WILLIAMS: But -- it -- but what I think we're overlooking here is, and Dana touched on this, this is not a new debate. Privatization's been a long term discussion with regard to how we treat our veterans in terms of their medical needs.

And what's come up in the debate, and believe (ph) me, it's been a full throated debate, is that gee, you know, often times veterans are suffering from things like post traumatic stress and trauma, combat trauma, or they're having brain injuries of a type that are only suffered on the battlefield and the like.

And that the V.A. had developed specializations and even innovations in how you handle these issues. And that the private sector did not have it and did not have an incentive because there's how many such (ph) situations do you see in ordinary life?

And by the Dana, in regard to people who live in rural areas distant from V.A. hospitals, they already give out vouchers and so forth. So what you have now, though, is a situation, according to Shulkin and some of the reporting that I've seen this morning, that where President Trump is of a mind that there needs to be privatization. He doesn't want to hear about the argument, he doesn't want to hear about the debate.

So Shulkin writes in his op-ed, hey, this is not an honest conversation, this is about pursuing a political agenda. And he notes, by the way, Greg, high levels of -- right now -- approval from veterans for the V.A. I think he said 70 percent.

GUTFELD: Yes, that -- but to -- Kimberly, my point to that was that it was so bad when he took it over that any improvement would be taken as welcome relief.

GIULFOYLE: Yes, absolutely, because it was just abysmal in terms of the abuses that were happening and it's still a -- a very serious problem that they have with the V.A. And, you know, the Admiral taking it over now is really going to have, you know, a tough time because there are so many abuses there, there's corruption, it's very difficult to terminate anybody for lack of competence and whatnot.

And so he's going to be stuck with sort of trying to rebuild and rehabilitate the culture at the V.A. but with, you know, an -- an earnest heart and a firm hand, he should be able to do that. And if he wins the confidence of the people there, hopefully they will be emboldened and passionate about it to help the veterans, because they really do deserve our very best.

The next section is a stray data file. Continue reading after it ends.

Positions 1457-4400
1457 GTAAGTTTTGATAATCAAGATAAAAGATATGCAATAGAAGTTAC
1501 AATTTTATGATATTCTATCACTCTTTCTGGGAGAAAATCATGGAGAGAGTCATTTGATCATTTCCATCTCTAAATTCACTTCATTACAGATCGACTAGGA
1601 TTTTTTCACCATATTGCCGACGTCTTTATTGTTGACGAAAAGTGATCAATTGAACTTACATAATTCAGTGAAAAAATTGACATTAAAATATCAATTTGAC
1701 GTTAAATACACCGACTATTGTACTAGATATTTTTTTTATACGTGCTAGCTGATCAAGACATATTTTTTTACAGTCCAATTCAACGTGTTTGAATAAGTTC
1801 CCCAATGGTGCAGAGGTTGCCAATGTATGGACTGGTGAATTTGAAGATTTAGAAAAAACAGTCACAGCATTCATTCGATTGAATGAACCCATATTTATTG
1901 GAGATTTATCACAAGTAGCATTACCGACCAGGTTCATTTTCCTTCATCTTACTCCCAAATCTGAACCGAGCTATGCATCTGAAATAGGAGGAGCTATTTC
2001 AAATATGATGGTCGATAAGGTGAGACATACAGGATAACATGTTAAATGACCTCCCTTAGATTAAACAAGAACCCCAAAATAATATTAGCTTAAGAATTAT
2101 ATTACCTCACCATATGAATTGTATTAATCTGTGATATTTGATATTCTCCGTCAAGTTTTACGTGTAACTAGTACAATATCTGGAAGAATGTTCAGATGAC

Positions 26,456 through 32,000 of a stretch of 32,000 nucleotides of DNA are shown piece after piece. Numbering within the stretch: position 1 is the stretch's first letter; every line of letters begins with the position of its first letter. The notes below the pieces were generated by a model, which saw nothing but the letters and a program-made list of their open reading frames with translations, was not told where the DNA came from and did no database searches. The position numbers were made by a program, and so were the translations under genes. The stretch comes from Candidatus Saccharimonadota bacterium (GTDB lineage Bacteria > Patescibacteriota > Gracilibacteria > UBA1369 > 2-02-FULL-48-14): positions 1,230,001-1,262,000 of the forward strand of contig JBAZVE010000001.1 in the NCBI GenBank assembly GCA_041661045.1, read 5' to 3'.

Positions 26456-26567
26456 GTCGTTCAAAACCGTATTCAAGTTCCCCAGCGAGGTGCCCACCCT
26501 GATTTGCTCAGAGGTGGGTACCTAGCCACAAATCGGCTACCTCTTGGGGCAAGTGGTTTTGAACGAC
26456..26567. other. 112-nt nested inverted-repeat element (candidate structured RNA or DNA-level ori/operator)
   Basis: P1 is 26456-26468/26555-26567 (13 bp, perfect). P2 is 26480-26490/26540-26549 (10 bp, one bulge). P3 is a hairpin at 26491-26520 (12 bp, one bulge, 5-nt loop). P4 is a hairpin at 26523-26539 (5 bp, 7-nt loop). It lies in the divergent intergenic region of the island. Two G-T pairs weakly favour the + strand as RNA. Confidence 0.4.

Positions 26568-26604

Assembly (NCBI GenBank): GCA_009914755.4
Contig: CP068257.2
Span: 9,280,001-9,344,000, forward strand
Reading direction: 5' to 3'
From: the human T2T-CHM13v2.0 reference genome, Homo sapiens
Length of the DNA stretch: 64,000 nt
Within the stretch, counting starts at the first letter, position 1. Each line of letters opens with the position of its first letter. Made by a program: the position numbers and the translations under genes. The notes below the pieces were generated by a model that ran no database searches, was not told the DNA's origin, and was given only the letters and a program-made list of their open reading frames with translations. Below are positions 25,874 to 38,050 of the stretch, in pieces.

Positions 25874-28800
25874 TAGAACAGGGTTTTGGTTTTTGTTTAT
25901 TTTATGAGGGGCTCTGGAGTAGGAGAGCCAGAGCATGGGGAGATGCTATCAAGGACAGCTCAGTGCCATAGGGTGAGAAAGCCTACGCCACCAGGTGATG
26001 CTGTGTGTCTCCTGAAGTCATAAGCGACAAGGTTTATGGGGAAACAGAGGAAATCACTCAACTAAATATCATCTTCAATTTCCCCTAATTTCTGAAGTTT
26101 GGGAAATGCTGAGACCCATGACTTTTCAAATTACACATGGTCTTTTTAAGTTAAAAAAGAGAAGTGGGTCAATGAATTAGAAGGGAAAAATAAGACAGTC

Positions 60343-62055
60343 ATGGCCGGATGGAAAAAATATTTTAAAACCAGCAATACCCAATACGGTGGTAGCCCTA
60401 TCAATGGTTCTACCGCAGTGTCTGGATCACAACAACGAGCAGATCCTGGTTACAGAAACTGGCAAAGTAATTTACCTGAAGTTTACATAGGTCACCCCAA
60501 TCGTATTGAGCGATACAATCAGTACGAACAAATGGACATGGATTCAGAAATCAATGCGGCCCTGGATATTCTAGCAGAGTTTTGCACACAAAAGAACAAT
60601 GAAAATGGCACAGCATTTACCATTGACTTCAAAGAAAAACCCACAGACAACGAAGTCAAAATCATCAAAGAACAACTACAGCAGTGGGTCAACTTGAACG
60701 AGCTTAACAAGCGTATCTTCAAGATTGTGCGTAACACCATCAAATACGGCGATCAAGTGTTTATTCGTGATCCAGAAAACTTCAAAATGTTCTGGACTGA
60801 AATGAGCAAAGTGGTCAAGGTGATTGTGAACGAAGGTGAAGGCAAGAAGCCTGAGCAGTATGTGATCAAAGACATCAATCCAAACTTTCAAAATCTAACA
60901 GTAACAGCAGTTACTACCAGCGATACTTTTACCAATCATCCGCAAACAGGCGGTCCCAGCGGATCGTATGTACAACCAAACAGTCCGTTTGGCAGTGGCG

GUTFELD: Jesse, last word. Make it count.

WATTERS: OK. I would say that a cabinet secretary is never going to be able to fully control a bureaucracy. They can only seek to tame it. And in terms of Shulkin, he did an average job. So you have a lot of good things that happened, where they have the Accountability and Whistleblower Protection Act so you can fire and discipline bad apples within the V.A.

And then also, as Juan said, they expanded the mental health care for veterans returning overseas that were predisposed to suicide, but the ethical lapses were troubling. I mean, he's taking his wife on a European sightseeing and shopping tour then lied about it, had to reimburse six figures? The privatization thing, yes, of course, that's an argument, but I look at this.

Last year, last March, the inspector general found that the V.A. was still lying about wait times, that they were saying there's actually a 36 percent rate that veterans had to wait longer than a month. They lied and said it was only 10 percent. And then, so about 13,000 in Virginia got the Choice Program. As you said, you get to go to a private hospital.

And they never let them go to the private hospital. And they had to wait three months to go to the private hospital. So that's last March. This March, same thing. The audit found the same thing. They're funding the numbers on the wait lines. I think that had a lot to do with it too.

GUTFELD: All right. There you go. Shulkin appears live on Special Report tonight at 6:00pm Eastern. That'll be exciting. And hey, (ph) you'll hear from Roseanne Barr on her phone call with the president following her huge ratings win.


GUILFOYLE: As a former T.V. titan, President Trump can sure appreciate a huge ratings win. He was very impressed the numbers the Roseanne reboot pulled in Tuesday night, more than 18 million. And he decided to give the star of the show, one of his supporters, a congratulatory call. Here's Roseanne Barr on how that went.